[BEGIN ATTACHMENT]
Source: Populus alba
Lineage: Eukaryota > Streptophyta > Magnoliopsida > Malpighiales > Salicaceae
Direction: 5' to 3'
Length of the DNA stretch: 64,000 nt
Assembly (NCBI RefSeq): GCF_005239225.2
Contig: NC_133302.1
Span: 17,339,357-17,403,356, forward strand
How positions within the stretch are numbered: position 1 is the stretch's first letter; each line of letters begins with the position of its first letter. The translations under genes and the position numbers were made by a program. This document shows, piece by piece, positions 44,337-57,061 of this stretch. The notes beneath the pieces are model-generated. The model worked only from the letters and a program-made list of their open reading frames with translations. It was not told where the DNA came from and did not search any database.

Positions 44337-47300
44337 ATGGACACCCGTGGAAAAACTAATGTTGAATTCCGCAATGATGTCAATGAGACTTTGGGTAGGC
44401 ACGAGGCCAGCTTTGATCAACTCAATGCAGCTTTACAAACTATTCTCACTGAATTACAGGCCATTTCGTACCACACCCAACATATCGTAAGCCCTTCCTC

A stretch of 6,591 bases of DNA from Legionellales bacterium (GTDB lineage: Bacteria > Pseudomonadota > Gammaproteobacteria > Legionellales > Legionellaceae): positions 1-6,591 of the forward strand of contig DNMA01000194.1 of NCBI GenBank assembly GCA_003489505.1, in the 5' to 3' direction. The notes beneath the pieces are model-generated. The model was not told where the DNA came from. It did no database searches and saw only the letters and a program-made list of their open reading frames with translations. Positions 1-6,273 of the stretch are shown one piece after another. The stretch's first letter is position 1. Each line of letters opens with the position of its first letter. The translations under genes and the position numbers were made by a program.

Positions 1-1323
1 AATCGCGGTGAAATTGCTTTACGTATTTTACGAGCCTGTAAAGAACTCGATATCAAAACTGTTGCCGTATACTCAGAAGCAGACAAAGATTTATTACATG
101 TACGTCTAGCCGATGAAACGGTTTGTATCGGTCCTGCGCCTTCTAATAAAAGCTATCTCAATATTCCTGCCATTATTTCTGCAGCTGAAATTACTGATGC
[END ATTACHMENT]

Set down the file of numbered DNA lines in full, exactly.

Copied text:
Source: Populus alba
Lineage: Eukaryota > Streptophyta > Magnoliopsida > Malpighiales > Salicaceae
Direction: 5' to 3'
Length of the DNA stretch: 64,000 nt
Assembly (NCBI RefSeq): GCF_005239225.2
Contig: NC_133302.1
Span: 17,339,357-17,403,356, forward strand
How positions within the stretch are numbered: position 1 is the stretch's first letter; each line of letters begins with the position of its first letter. The translations under genes and the position numbers were made by a program. This document shows, piece by piece, positions 44,337-57,061 of this stretch. The notes beneath the pieces are model-generated. The model worked only from the letters and a program-made list of their open reading frames with translations. It was not told where the DNA came from and did not search any database.

Positions 44337-47300
44337 ATGGACACCCGTGGAAAAACTAATGTTGAATTCCGCAATGATGTCAATGAGACTTTGGGTAGGC
44401 ACGAGGCCAGCTTTGATCAACTCAATGCAGCTTTACAAACTATTCTCACTGAATTACAGGCCATTTCGTACCACACCCAACATATCGTAAGCCCTTCCTC

A stretch of 6,591 bases of DNA from Legionellales bacterium (GTDB lineage: Bacteria > Pseudomonadota > Gammaproteobacteria > Legionellales > Legionellaceae): positions 1-6,591 of the forward strand of contig DNMA01000194.1 of NCBI GenBank assembly GCA_003489505.1, in the 5' to 3' direction. The notes beneath the pieces are model-generated. The model was not told where the DNA came from. It did no database searches and saw only the letters and a program-made list of their open reading frames with translations. Positions 1-6,273 of the stretch are shown one piece after another. The stretch's first letter is position 1. Each line of letters opens with the position of its first letter. The translations under genes and the position numbers were made by a program.

Positions 1-1323
1 AATCGCGGTGAAATTGCTTTACGTATTTTACGAGCCTGTAAAGAACTCGATATCAAAACTGTTGCCGTATACTCAGAAGCAGACAAAGATTTATTACATG
101 TACGTCTAGCCGATGAAACGGTTTGTATCGGTCCTGCGCCTTCTAATAAAAGCTATCTCAATATTCCTGCCATTATTTCTGCAGCTGAAATTACTGATGC